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Volkswagen clinches wage deal with Germany's IG Metall union

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Christoph Steitz
·2 min read
German automaker Volkswagen delivers its ID.4 SUV new electric car, in Dresden
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By Christoph Steitz

FRANKFURT (Reuters) - Europe's largest carmaker Volkswagen has agreed a wage deal with Germany's most powerful union for 120,000 employees, representing 18% of its workforce, it said on Tuesday.

The deal with IG Metall, struck after 14 hours of negotiations in what was the fifth round of talks, will see salaries rise by 2.3% from January 2022.

It also includes a 1,000 euro ($1,190) one-off "corona support payment" in June 2021, the carmaker said.

"We have reached a wage agreement that is both proportionate and reasonable and that reflects the particularly challenging environment since the start of the pandemic," Arne Meiswinkel, Volkswagen's chief collective bargaining negotiator, said.

Volkswagen, the world's second-largest carmaker, will also boost the company's pension scheme by 150 euros per month from September 2021 onwards, it said.

IG Metall had originally asked for a wage increase of 4% and last month dismissed Volkswagen's most recent offer of a 250 euros payment for the first half of 2021 and a wage increase of 1.2% for 2022.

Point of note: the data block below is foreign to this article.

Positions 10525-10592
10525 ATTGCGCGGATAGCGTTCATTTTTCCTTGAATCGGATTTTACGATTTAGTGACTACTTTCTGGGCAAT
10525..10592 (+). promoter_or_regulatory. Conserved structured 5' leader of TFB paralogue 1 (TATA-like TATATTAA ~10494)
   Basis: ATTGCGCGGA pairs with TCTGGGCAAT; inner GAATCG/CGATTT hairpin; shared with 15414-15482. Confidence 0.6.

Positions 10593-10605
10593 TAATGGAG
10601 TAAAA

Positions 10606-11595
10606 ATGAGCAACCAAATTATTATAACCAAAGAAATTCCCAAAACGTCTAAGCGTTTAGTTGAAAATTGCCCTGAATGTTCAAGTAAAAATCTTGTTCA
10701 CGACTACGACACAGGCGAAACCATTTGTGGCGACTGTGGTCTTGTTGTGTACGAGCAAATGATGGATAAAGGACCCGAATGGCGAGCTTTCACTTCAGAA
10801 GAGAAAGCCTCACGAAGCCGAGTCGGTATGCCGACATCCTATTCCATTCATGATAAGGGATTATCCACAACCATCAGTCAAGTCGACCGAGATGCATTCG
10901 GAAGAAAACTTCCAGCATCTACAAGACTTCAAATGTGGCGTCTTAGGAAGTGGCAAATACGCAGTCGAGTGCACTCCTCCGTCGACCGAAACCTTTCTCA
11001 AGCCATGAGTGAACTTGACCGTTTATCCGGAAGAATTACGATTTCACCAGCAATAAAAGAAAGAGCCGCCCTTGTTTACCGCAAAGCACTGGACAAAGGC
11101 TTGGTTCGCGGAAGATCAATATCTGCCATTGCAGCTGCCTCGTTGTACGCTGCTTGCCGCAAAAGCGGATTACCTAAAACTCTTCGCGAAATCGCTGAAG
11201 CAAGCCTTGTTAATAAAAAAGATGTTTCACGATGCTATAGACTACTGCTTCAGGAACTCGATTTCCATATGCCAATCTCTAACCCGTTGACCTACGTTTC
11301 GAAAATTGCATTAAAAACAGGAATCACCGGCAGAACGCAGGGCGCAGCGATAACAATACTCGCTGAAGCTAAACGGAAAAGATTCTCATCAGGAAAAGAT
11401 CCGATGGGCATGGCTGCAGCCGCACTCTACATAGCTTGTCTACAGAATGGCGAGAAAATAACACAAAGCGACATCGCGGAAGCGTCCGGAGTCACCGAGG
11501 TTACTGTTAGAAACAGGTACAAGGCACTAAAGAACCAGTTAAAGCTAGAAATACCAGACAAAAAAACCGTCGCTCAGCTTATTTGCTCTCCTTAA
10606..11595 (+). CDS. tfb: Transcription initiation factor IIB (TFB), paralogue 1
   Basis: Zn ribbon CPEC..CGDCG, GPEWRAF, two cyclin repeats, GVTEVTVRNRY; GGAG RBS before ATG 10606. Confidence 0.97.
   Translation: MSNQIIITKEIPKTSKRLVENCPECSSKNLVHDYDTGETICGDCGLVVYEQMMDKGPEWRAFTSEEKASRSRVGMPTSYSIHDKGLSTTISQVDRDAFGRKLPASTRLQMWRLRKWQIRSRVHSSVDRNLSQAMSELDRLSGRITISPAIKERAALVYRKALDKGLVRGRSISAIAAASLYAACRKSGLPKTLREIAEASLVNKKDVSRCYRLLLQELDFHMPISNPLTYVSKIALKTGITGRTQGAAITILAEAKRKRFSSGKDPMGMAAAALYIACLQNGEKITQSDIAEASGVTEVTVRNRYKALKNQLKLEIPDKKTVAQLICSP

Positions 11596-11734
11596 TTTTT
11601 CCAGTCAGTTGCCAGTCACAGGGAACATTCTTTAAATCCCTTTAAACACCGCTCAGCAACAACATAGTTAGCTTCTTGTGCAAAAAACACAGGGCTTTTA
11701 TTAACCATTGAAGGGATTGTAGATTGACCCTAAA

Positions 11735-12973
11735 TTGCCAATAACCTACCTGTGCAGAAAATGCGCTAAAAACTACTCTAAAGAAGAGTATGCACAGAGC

Volkswagen has seen its shares rise by more than half since the start of the year, shrugging off the impact from the coronavirus pandemic and a chip shortage that has hit the automotive sector.

This gives the carmaker, whose shares were flat on Tuesday, a market value of about 136 billion euros, making it Germany's most valuable listed company.

"Workers have earned their fair share of the company's success for, after all, it's they who have helped Volkswagen to navigate through the crisis profitably despite adverse conditions related to the pandemic," Thorsten Groeger, who led negotiations for IG Metall, said.

Employers have warned that hundreds of thousands of jobs could be lost in Germany if Europe's largest economy cannot improve its competitiveness and have said there was limited room for wage increases.

(Reporting by Christoph Steitz; Editing by Caroline Copley and Susan Fenton)